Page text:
I could list numerous methods of parenting my mother displayed that were ineffective or regrettable – from nagging about how skinny I was (or, how fat, these days), to moaning about whether I’d been taking vitamins at the slight occurrence of a sniffle. Yet there’s one experience that my mum instigated which has had a profound effect on me as an adult. And it’s in the area of apologising.
I was generally quite a bright and able child at school. Termly reports that came home were mostly pleasing in regard to my effort and progress. My parents had nothing to worry about.
That is, until my year 9 report (the Upper Fourth, back then) – when my form teacher made a scathing comment about my (teenage) tendency to be rude. Yikes, I hadn’t realised that she’d noticed my disdain of her. She was, after all, an unpopular PE teacher – which in a Girls’ Grammar like mine meant that we considered her the lowest of the low, and quite undeserving of our respect. In addition to that, I just didn’t like her. She looked funny and was annoying. She wore unfashionable sporty gear. I certainly wasn’t going to go out of my way to be pleasant to her. In fact, I rather revelled in ignoring her at times and doling out sarky or sulky responses now and again.
My mum was not impressed. She demanded that I apologise first thing the next day. Apologise! To her! I was mortified. I really didn’t feel any remorse, so why should I apologise? Mum threatened some sort of sanction unless I did. (I can’t remember what it was, but it was probably something like being grounded until further notice.)
And so, next morning after registration, as everyone was heading out of class to their lessons, I approached Miss Maddison, feeling totally sheepish and silly. I looked at her briefly in the eye, before mumbling an apology for my rudeness, whilst staring down at my feet. I’m not easily embarrassed but I could feel my face turning red and my heart beating wildly. The teacher acknowledged my apology and I made a hasty exit. It was all over within a few seconds, and wasn’t nearly as bad an experience as I thought it might be.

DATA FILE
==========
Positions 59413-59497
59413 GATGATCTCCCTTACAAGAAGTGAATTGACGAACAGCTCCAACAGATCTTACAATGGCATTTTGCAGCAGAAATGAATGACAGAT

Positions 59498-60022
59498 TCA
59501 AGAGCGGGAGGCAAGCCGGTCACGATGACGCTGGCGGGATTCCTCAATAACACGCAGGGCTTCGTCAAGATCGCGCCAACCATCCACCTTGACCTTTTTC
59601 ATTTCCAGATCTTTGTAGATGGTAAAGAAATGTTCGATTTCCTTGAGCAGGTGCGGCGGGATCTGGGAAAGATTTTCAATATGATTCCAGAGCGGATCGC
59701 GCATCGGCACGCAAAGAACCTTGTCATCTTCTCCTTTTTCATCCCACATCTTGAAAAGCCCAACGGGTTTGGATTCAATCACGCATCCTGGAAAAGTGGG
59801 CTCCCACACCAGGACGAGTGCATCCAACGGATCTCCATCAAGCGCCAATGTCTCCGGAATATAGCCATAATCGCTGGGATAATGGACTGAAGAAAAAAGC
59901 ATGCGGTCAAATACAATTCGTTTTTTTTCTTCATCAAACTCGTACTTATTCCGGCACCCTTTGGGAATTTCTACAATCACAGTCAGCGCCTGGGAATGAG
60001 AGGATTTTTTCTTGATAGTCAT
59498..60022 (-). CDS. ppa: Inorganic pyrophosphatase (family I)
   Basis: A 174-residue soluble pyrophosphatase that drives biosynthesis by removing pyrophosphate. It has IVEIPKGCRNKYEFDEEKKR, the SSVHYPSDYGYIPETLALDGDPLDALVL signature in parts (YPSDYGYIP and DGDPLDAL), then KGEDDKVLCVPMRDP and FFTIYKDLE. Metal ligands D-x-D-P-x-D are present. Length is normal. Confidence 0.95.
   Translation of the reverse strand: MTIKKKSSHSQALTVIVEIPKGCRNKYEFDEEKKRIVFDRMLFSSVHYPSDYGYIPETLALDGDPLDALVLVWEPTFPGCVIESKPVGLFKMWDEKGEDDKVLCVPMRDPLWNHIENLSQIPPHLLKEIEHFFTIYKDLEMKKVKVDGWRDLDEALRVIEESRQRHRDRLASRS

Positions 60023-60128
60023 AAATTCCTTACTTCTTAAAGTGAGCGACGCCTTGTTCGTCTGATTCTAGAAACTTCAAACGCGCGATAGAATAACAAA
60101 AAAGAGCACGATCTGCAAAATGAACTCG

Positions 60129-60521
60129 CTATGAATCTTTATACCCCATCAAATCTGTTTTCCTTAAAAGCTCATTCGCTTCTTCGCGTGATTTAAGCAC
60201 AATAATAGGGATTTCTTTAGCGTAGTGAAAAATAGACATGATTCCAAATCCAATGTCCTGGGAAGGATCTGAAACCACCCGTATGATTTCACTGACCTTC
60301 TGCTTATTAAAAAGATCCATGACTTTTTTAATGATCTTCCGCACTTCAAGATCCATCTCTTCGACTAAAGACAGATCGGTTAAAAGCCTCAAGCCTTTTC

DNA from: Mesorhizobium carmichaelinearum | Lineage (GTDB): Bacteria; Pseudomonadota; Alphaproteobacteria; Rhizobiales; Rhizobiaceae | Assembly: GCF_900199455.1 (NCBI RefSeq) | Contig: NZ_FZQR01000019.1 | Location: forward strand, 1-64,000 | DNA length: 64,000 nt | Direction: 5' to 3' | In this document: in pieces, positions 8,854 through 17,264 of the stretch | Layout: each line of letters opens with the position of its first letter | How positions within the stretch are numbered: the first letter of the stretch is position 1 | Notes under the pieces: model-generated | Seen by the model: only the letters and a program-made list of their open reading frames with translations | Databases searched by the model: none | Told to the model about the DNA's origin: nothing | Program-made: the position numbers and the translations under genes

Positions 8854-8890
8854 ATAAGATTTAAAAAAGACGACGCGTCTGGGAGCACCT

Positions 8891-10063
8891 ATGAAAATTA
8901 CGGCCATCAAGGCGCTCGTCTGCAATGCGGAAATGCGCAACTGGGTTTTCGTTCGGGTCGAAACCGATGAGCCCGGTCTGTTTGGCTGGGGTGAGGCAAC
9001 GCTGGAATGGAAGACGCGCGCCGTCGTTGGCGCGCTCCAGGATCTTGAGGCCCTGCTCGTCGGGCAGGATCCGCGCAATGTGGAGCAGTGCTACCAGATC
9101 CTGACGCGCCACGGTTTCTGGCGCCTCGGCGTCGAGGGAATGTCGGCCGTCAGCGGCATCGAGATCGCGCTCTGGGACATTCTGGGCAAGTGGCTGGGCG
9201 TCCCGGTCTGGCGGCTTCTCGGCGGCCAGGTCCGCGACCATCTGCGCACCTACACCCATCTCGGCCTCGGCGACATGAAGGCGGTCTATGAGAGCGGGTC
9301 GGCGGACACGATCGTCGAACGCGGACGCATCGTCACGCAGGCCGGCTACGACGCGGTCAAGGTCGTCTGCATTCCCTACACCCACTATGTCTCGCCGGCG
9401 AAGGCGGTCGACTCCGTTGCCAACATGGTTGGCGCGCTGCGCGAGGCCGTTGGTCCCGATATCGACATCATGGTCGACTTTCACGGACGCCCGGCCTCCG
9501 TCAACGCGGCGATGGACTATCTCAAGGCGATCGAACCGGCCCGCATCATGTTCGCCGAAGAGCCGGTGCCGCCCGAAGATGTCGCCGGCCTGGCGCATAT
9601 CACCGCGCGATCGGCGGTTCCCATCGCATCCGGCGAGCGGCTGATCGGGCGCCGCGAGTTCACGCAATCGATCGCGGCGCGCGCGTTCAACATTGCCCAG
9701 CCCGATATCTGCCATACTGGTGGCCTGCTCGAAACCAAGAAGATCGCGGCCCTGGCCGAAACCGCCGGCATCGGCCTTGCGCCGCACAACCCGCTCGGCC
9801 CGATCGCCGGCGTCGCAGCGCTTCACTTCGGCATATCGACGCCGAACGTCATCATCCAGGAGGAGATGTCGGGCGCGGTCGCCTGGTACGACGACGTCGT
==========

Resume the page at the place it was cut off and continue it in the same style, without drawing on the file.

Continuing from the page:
I wasn’t rude to her again, and actually started to develop some empathy and see things from her perspective for a change. I realised how awful it must be to be in charge of such a snobby bunch of self-absorbed teenage girls.
Since then, this acquired life skill, in which I overcome embarrassment in order to apologise for my behaviour or words, has served me well. You see, I am not always measured in my responses or thoughtful in my reactions – particularly after a sleepless night or stress from children or other outside influences. There are times when I snap, am rude or am unable to contain my displeasure. Just minutes after such encounters, I start to find myself deeply regretting my reaction and wonder what on earth got into me. I know that the only way I’ll ever be able to maintain future contact or relationship with the other party concerned will be for me to apologise. It’s a terrifying prospect – yet wholly necessary, and ever so liberating.
Just a short moment of humility, and the apology is usually accepted, and the wronged person hopefully begins to see me as a flawed, yet decent individual, rather than an absolute, pig headed idiot. I’m loathe to admit that the opportunities that led to apologies in such manner have arisen in a variety of settings, concerning dealings with different types of people – from a stall holder at a market place, to a church leader after a critical comment about kidswork, to my son’s primary headteacher during a meeting regarding a negative incident. Each of these situations could have been avoided entirely, if I had only stopped to think before I opened my mouth; alas, I didn’t. But, each time, I knew that if I wanted to restore any remnant of positive interaction with those people in future, it would depend on me apologising.
And for that, dear mum, I’m thankful that you taught me the importance of an apology. You also demonstrated the importance of apologising for your flaws when you over-reacted at home or responded in anger. If I am also able to instil in my children the value of saying sorry when they really don’t feel like it, I will have succeeded in some small way as a parent.